Note that the gravitational field does not describe the curvature of space-time. Space is simply a relationship between positions and time is simply a measure of change.

There is no such super-entity of space-time which somehow curves and somehow explains gravity. No. The gravitational field equations describe the properties of things and how they interact.

Sorry Einstein, general relativity does not explain how gravity works.

So, if fields describe the attributes of things and how they interact, what are these things?

This is not a philosophical question as much as it is a physics question. It could be that the answer to “what do fields describe” is that we have not yet noticed the proper way things interact. Perhaps gravity is explainable by some interaction we have not yet observed.

Perhaps to better understand how the various fields in quantum mechanics works, we need to better understand the quantum world. Which would, incidentally, require understanding the quantum world in terms of objective reality and not magic.

Of all the fields, I would say the electromagnetic one is the most understood. But, unless one can explain the electromagnetic field in terms of the properties, actions or interactions of entities, then one does not properly understand what a field is or what it refers to.

Saying “well, space has all of these quantities” is not enough, you need to show how these quantities are the properties, actions or interactions of entities.

Note, that it is fine to admit that we do not yet understand what these fields describe. If we can show that these field equations we have are indeed how this stuff works, then this is an important step. And to be fair, the field equations we have are generally quite successful here.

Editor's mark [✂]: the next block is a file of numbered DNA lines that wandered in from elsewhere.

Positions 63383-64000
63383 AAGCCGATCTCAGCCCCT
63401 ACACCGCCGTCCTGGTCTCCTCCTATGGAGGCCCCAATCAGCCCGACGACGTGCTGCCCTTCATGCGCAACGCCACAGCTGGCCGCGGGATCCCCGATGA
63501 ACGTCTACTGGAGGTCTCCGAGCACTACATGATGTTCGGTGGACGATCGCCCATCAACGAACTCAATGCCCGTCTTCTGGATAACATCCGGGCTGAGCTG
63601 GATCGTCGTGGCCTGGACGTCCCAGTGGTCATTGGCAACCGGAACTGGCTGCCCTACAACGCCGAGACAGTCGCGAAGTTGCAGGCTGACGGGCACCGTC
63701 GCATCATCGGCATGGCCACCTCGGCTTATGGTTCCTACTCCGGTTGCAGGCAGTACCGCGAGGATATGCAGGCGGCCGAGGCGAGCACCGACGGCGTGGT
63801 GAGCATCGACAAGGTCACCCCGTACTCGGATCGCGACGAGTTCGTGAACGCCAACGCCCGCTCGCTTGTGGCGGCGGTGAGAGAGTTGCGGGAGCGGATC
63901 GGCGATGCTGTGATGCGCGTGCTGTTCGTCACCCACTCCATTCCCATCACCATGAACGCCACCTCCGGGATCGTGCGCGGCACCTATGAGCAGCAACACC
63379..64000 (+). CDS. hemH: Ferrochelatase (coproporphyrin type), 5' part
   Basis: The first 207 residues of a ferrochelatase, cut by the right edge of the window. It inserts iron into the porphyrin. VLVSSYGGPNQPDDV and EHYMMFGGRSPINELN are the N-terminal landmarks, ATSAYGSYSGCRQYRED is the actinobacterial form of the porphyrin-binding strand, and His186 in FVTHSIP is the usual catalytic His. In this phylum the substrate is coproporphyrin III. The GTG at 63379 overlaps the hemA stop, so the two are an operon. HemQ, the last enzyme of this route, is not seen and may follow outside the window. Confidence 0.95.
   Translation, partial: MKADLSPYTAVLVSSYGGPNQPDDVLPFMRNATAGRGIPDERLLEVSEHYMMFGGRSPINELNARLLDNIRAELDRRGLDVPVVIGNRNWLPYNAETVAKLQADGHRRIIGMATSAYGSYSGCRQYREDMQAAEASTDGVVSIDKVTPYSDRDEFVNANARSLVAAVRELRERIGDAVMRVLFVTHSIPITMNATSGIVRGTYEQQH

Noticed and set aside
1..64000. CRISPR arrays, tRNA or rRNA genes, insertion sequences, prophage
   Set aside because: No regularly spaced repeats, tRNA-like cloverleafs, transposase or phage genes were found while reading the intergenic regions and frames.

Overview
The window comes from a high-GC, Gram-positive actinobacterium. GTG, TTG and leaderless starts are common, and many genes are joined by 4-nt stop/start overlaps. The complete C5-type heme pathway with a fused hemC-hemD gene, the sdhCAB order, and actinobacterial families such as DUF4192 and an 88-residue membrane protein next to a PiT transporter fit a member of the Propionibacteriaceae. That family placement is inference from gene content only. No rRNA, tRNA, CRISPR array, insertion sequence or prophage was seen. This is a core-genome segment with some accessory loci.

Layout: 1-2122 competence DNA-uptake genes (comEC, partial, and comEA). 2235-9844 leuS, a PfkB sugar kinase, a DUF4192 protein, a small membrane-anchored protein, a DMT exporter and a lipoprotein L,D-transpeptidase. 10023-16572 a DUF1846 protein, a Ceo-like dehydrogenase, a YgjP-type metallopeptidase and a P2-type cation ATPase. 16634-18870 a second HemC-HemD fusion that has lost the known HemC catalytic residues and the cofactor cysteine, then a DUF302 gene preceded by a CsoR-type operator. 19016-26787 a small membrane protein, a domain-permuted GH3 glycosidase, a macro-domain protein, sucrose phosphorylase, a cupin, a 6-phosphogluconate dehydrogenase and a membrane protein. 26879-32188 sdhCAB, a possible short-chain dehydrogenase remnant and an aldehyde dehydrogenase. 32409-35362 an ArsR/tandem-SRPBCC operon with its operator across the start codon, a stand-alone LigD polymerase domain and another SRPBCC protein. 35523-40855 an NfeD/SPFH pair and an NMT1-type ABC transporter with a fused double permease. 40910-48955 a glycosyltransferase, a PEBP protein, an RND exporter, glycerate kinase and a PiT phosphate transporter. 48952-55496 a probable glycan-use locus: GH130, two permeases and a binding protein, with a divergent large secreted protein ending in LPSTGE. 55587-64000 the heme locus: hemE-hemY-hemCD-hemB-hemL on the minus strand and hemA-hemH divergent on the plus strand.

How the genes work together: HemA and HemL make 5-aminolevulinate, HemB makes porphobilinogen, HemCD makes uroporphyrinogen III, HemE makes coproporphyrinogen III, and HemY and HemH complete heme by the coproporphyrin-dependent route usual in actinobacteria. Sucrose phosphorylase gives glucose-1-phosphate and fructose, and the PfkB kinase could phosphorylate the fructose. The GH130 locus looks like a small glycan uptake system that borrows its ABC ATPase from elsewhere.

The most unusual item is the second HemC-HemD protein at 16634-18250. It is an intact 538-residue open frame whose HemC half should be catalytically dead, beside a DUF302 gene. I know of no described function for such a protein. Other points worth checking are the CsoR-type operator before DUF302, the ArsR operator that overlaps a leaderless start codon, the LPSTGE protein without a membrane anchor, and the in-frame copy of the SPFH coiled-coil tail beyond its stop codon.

It is important to acknowledge this. We can make a lot of progress understanding how things behave by studying field equations, making predictions and showing that yes, that is how that stuff works.

However, at some point, we should try to figure out more about what the fields are describing. We should not just stop at the math and say “well, space has these numbers stuck to it”. No, we should try to study the nature of the entities the numbers are describing.

And that is where modern physics fails.

We don’t know what the fields are or what they describe. Certainly not completely, not fully.

fields
This is something like what a field is … not space with numbers glued to it.

Many in physics do see that we should try to figure this out. Many others do not seem to see any need, as though the mathematics is somehow some kind of primary. When it evidently is not.

This is the kind of attitude we need to challenge. Unfortunately, I have no doubt, we will see a lot more of this in our continued exploration of the problems in modern physics.

If you see any physicists or anyone else talking about fields in a rational way, please let us know. We are aware such people exist; however, we would love to collect more such examples. Please message us on Facebook or contact us at contact@metaphysicsofphysics.com.